No-one claimed it was going to be a smooth ride for Aon Plc and Willis Towers Watson (WTW) to get their massive merger finalised. Now regulators in Britain and the European Union are said to be engaged in a tug of war as to who gets oversight of the business combination.
Earlier this month, the UK’s Competition and Markets Authority (CMA) made a request to the European Commission (EC) to refer Virgin Media and Virgin Mobile’s proposed union with telecommunications service provider O2 to the CMA for investigation.
“The proposed merger falls under the remit of the EC to review but can, subject to the agreement of the EC, be transferred to the Competition and Markets Authority,” stated the British watchdog at the time. “The CMA believes that the case should be transferred given its potential impact on competition in several retail and wholesale telecommunication markets in the UK.”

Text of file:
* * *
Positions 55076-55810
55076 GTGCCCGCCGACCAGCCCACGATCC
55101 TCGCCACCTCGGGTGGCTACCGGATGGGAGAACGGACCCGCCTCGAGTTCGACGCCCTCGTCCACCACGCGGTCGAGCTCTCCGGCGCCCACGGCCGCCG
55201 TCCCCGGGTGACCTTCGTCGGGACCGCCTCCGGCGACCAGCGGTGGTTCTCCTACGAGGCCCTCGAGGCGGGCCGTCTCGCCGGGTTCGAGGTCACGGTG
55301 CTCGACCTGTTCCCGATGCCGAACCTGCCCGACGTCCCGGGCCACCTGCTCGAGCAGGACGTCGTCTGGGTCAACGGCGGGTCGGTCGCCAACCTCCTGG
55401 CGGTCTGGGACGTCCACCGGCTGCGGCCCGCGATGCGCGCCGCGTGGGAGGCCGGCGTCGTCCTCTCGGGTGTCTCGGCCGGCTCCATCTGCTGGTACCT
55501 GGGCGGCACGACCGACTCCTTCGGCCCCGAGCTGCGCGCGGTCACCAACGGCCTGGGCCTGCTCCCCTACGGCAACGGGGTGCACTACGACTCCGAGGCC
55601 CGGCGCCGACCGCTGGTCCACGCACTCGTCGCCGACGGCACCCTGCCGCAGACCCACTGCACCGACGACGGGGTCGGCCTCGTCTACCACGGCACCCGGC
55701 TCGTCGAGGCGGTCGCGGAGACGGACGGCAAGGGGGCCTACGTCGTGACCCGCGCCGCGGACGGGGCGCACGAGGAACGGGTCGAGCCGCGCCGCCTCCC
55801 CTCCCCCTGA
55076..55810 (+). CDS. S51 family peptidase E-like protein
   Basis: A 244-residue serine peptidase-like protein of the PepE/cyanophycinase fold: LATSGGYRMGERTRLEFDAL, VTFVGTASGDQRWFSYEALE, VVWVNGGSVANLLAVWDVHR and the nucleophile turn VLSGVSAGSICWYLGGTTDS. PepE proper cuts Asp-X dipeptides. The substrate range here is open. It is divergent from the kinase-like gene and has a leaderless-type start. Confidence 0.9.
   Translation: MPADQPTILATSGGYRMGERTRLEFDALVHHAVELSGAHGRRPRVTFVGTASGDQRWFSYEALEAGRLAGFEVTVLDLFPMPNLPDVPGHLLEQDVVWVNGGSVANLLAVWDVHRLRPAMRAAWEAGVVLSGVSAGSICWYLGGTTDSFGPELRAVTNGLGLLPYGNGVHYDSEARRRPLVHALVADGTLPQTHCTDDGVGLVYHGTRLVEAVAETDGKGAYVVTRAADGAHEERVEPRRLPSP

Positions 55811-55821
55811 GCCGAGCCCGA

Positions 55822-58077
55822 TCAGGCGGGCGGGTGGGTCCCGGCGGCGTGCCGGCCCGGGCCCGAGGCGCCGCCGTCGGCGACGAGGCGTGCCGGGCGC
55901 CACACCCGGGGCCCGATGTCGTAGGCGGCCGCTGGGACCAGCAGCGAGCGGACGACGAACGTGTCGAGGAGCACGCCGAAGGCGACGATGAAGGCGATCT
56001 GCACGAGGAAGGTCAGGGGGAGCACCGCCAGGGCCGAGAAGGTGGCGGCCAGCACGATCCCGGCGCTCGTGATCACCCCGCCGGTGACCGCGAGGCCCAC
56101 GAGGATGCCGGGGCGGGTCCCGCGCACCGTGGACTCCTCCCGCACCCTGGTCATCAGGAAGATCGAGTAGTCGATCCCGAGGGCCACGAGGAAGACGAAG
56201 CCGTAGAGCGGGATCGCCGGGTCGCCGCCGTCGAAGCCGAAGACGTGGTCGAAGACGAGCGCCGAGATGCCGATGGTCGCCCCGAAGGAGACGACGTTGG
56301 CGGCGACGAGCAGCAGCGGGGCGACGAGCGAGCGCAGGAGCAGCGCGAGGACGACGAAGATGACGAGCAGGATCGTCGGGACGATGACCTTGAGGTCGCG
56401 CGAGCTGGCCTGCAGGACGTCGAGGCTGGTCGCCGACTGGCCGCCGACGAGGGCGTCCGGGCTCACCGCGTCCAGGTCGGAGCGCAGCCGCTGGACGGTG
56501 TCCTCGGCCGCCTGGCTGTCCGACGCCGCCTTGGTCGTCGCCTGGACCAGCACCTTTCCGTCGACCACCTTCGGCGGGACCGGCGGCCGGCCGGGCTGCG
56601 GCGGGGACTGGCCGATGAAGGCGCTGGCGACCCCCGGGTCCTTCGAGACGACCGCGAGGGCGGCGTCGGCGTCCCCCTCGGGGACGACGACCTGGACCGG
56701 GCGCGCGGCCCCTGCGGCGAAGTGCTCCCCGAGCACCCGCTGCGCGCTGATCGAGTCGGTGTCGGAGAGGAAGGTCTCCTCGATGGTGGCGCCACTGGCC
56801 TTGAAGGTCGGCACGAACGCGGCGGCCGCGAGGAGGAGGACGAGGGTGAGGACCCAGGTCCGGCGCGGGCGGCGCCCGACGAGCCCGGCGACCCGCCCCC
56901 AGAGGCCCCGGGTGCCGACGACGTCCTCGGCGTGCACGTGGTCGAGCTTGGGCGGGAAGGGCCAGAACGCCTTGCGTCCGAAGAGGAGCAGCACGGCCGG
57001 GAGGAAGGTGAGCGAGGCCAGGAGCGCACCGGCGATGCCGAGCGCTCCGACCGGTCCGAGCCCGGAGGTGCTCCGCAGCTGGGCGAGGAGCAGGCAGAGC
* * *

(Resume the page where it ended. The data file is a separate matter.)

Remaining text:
Now a new report by the Financial Times is saying that the same scenario is hovering over the Aon-WTW deal. The CMA has yet to issue a statement on the matter.
Elsewhere, the Australian Competition & Consumer Commission commenced an informal merger review this month. In New Zealand, the country’s competition, consumer, and regulatory agency has received a clearance application from Aon as part of the broking giant’s global transaction.
Both Aon and WTW are domiciled in Ireland but headquartered in the UK, with operations worldwide.
Last year, Jardine Lloyd Thompson Group (JLT) had to offload its aerospace practice to Arthur J. Gallagher & Co., in response to competition concerns raised by the EC in connection to JLT’s takeover by Marsh & McLennan Companies.